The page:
Eclipse Che / OpenShift Dev Spaces - Podman With Fuse Overlay
Upstream - Without A Paddle
by cgruver
7M ago
In this post, I am going to show you how to enable faster podman builds in Eclipse Che / OpenShift Dev Spaces by enabling support for /dev/fuse in your workspace. This will eliminate the need for using vfs with podman. It also gets us closer to being able to to podman run in a rootless container. But first, you need an OpenShift cluster and Eclipse Che or OpenShift Dev Spaces. Install Eclipse Che / Dev Spaces on an OpenShift Cluster If you don’t already have access to an OpenShift cluster, here are a few options for you: Local Workstation: Install OpenShift and Dev Spaces on Your Workstation ..read more
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OpenShift - Your New Favorite IDE
Upstream - Without A Paddle
by cgruver
11M ago
Think about this for a moment. If you were handed a brand new laptop tomorrow, how long would it take you to get it fully set up for application development? And then there’s the old; “But it works on my machine…“ Yes, we’ve all been there. You do your best with your local environment. But, unless you are writing desktop apps, your local environment is likely much different from the environment that your code will ultimately run in. If you work for a large non-tech enterprise, you are also likely working on a machine that you had little input into selecting. Your code runs in Linux based conta ..read more
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From Single Node to Multi-Node - Building a Resilient OpenShift Home Lab
Upstream - Without A Paddle
by cgruver
1y ago
In this post, we are going to tear down the single node cluster that we built last time and replace it with a three node cluster. The single node cluster is great for maximizing your compute capabilities on edge type hardware such as the Intel NUC. However, you give up a lot of the resiliency that Kubernetes was designed for. Building a three node cluster will allow you to explore the resilient capabilities of Kubernetes and OpenShift. So, if you’ve always wanted to explore the wonderful world of pod affinity, anti-affinity, node selectors, taints, tolerations, zero downtime updates, and so mu ..read more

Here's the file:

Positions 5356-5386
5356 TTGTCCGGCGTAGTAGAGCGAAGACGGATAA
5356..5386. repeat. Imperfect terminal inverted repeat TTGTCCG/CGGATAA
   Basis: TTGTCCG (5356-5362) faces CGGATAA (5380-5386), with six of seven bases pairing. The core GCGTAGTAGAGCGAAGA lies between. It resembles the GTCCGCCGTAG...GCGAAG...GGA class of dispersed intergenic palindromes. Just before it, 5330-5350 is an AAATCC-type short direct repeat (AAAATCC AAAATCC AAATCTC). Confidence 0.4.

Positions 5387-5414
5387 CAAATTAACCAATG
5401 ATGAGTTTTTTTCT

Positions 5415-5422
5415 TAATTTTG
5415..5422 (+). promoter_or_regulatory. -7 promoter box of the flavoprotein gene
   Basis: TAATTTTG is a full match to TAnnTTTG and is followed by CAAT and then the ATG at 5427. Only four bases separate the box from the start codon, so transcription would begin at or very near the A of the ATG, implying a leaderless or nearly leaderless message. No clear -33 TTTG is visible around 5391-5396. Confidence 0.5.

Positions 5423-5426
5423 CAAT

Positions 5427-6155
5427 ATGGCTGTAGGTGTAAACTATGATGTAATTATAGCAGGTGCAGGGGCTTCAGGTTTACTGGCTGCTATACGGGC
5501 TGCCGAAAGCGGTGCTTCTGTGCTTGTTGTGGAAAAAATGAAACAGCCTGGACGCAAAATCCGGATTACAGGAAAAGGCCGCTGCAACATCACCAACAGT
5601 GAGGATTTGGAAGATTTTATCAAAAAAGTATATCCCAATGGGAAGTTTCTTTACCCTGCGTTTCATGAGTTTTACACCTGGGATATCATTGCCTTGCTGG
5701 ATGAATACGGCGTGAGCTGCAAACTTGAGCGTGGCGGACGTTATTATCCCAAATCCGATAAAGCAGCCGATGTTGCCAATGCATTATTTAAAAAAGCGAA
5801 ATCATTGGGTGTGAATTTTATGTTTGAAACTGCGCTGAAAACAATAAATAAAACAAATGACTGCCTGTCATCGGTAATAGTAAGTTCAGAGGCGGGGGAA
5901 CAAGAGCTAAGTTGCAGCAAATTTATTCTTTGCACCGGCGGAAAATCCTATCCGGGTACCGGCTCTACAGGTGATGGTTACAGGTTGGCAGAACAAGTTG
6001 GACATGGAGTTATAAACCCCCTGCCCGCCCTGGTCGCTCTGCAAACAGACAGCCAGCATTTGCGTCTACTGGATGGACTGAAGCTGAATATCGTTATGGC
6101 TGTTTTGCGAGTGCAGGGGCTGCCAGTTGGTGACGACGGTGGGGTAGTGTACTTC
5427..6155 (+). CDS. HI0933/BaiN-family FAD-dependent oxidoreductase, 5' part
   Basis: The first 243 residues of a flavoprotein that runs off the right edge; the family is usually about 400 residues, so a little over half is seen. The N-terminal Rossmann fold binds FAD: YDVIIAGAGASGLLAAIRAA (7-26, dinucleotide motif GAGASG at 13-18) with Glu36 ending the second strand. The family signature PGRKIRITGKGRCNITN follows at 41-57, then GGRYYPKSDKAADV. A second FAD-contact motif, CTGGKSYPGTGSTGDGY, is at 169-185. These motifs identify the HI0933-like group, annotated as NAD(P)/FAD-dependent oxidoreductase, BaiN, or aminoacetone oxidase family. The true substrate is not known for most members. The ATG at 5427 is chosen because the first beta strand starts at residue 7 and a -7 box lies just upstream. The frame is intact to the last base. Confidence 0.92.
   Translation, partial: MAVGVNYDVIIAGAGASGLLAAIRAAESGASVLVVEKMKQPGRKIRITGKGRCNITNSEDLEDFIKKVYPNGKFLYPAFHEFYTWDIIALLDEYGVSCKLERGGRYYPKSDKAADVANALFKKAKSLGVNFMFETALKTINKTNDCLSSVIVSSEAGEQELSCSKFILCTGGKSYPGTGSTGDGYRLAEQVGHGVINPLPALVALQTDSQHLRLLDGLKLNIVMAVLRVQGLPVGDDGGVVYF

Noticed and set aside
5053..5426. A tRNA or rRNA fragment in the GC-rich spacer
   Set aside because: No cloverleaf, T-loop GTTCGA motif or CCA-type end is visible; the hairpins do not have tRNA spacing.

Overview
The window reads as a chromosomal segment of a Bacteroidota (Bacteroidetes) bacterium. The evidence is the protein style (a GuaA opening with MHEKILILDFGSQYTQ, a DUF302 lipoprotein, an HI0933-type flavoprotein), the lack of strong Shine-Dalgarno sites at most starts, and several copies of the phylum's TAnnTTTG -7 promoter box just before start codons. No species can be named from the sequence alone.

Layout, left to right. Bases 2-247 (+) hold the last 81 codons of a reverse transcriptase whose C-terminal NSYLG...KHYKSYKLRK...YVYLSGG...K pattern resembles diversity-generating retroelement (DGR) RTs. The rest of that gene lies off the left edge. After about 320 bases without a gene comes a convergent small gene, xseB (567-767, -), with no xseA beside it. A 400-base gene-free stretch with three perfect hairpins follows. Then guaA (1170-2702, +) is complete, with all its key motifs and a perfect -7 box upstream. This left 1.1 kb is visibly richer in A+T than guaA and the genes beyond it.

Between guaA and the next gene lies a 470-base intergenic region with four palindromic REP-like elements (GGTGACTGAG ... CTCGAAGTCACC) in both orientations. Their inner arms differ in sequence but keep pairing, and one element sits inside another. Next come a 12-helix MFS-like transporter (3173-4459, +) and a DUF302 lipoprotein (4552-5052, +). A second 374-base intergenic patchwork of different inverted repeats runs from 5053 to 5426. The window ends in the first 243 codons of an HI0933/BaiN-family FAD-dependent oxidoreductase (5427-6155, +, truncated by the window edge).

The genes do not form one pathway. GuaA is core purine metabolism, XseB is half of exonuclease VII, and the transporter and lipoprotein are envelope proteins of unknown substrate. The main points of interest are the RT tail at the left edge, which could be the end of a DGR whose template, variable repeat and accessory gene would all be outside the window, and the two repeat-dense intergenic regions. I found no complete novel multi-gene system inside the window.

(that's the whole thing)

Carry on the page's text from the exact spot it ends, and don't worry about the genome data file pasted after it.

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Quarkus for Architects who Sometimes Write Code - Being Persistent - Part 03
Upstream - Without A Paddle
by cgruver
1y ago
Note: This is part three of a three part post. In this post we’ll create a Quarkus micro-service to store and retrieve data with Cassandra and Stargate. Make sure you have completed parts 1 & 2: Quarkus for Architects who Sometimes Write Code - Being Persistent - Part 01 Quarkus for Architects who Sometimes Write Code - Being Persistent - Part 02 I’m going to lead you through building all of the code for this app. But… if you really just want to skip ahead, or don’t trust your copy & paste skills, I’ve got all of the code in a repo for you as well: https://github.com/lab-monkeys/book ..read more
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Quarkus for Architects who Sometimes Write Code - Being Persistent - Part 02
Upstream - Without A Paddle
by cgruver
1y ago
Note: This is part two of a three part post. In this post we’ll use Postman to interact with the Cassandra instance that we created in the first post. Make sure you have completed part 1 - Quarkus for Architects who Sometimes Write Code - Being Persistent - Part 01 In the next post, we’ll finally get around to writing a Quarkus app. But today, we are going to use the Stargate Document API to get a feel for what the interaction will be like when we write a Quarkus app. Make sure your OpenShift cluster is running Note: If your OpenShift cluster that you installed the K8ssandra operator into is n ..read more